The Lakers lost their second straight game to open the season, this time 116-106 to the Portland TrailBlazers Wednesday night.
Dwight Howard looked like the star we’ve known him to be, scoring 33 points on 9-15 shooting (and hitting 15-19 from the foul line) and grabbing 14 rebounds. Kobe Bryant even added 30 points on 50% shooting and it still looked like the Lakers were dominated all night. Steve Nash left the game in the 3rd quarter with a bruised shin, but his impact was minimal to that point, anyway.
What’s wrong with the Lakers? Is it Offense? Defense? Coaching? Chemistry?
Offensively, the Lakers have no identity yet. Nothing that they can rely on until the offense works out the early kinks. Nash has probably never played off the ball this much in his career, and his totals of 9 points and 8 assists in 2 games speak volumes to that. The early word was that the Lakers would become a dangerous pick and roll team with Nash and Howard, but we haven’t seen much of that yet. We know what Bryant, Gasol, Howard and Nash can bring offensively, but there hasn’t been any glimmer of hope that they can all work together. Putting the ball in Nash’s hands more, and letting him direct the offense would be most beneficial to the success of the team, even if he isn’t running and gunning like we know him to.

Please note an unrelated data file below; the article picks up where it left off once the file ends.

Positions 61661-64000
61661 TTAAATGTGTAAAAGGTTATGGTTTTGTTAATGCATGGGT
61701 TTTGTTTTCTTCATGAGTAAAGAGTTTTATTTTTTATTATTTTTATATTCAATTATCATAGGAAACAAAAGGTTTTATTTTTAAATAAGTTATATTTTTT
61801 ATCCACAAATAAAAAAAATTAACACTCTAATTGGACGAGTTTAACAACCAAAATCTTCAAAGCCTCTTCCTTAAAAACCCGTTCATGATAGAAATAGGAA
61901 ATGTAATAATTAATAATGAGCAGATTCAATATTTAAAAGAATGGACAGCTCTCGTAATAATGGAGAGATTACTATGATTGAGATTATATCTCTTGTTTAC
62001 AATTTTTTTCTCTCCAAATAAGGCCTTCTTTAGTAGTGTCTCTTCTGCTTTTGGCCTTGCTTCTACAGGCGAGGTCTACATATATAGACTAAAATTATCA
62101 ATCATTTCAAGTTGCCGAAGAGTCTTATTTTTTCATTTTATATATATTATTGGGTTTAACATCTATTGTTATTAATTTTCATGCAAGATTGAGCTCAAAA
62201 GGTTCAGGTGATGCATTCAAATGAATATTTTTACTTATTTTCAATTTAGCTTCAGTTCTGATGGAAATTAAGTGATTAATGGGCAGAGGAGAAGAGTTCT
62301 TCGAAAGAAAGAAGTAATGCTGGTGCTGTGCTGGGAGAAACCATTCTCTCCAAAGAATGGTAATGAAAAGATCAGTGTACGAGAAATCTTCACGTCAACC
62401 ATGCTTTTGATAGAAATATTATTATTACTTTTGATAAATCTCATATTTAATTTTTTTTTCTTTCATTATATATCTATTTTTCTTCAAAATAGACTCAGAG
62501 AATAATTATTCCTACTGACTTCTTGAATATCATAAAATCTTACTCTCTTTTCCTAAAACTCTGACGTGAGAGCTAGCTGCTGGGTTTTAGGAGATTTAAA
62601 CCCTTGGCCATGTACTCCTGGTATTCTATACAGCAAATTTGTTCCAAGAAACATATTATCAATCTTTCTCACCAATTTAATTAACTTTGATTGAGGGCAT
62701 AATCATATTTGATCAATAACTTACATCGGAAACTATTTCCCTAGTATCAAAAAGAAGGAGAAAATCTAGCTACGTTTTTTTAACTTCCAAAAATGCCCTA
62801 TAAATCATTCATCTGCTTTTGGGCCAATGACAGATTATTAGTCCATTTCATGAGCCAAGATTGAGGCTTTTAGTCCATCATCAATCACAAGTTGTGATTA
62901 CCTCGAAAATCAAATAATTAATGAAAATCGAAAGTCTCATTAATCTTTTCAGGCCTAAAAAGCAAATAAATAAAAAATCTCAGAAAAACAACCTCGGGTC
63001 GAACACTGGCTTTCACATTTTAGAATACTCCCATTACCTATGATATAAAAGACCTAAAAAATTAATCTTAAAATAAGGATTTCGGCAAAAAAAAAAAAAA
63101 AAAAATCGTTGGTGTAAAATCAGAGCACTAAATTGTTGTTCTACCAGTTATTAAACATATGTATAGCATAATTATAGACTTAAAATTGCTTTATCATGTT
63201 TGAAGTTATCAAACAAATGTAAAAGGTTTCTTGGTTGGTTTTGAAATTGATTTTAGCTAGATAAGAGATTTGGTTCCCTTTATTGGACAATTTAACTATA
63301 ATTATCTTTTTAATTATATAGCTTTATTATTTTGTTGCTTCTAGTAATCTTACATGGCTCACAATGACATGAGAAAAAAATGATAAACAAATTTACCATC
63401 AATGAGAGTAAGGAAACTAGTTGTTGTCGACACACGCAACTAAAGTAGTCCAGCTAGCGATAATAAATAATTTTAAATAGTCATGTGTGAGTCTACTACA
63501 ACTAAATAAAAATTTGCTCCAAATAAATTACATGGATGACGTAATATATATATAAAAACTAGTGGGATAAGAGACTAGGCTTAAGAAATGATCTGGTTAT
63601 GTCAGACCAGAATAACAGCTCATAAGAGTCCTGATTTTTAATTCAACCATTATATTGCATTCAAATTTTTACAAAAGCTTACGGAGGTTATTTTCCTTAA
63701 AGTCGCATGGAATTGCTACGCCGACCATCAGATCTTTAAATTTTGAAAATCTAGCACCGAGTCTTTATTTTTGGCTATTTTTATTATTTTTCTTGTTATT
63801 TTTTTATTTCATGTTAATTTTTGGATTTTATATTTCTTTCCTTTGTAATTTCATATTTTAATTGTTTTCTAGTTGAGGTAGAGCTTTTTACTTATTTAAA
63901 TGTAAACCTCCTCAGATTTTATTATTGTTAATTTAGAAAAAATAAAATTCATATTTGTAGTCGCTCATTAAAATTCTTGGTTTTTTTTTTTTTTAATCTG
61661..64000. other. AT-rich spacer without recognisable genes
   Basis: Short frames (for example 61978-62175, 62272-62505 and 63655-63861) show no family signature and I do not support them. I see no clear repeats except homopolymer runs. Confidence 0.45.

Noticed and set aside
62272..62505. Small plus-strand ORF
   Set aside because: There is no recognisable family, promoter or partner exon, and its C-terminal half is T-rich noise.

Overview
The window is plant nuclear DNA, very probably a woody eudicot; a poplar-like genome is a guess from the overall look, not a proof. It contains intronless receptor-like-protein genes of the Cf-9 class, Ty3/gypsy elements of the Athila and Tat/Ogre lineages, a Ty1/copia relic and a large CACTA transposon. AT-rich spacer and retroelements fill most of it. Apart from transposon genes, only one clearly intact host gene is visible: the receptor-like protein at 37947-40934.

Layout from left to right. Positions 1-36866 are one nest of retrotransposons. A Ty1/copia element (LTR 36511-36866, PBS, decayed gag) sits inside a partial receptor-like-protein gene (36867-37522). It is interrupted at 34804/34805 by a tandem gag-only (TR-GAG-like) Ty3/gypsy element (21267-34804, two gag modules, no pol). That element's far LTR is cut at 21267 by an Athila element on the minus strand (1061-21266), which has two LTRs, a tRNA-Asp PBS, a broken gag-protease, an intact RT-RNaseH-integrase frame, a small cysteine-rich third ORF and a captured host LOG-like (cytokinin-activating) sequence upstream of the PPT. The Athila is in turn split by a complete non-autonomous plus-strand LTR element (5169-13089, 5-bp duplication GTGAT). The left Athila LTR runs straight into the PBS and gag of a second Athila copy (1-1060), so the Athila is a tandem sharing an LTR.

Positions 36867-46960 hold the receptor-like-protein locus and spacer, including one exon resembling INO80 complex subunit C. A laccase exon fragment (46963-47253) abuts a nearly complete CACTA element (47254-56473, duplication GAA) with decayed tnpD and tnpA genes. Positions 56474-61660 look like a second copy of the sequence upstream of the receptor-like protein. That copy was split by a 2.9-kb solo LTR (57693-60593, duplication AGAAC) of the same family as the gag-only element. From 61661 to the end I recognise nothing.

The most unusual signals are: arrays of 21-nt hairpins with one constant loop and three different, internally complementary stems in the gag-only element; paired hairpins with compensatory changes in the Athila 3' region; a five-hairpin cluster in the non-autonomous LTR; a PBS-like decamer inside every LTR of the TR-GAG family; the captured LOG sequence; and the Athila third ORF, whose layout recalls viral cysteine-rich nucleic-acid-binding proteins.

Defensively is where the Lakers may be struggling the most. The NBA has become predicated on help defense in recent years, which is why the addition of Howard made sense. But the defensive capabilities of Nash and the other point guards for the Lakers have greatly exaggerated. Those defensive liabilities shown by the guards lead to foul trouble for Howard and destroy the effectiveness for the Lakers defensive schemes. This too should change with more time together, but the early samples have been less than flattering.
Is the confusion and disarray a result of coaching? It could very well be. When Mike Brown was the coach at Cleveland, his offenses were average at best, he just so happened to be coaching LeBron James, which bailed him out on many occasions. He was always a defensive minded coach, but always seemed to be missing something to get his teams over the edge. The Princeton offense is not a bad offense to run, but it limits one of their best offensive weapons.
Is it time to panic in Los Angeles? Absolutely not. But it may be time to rethink some things already.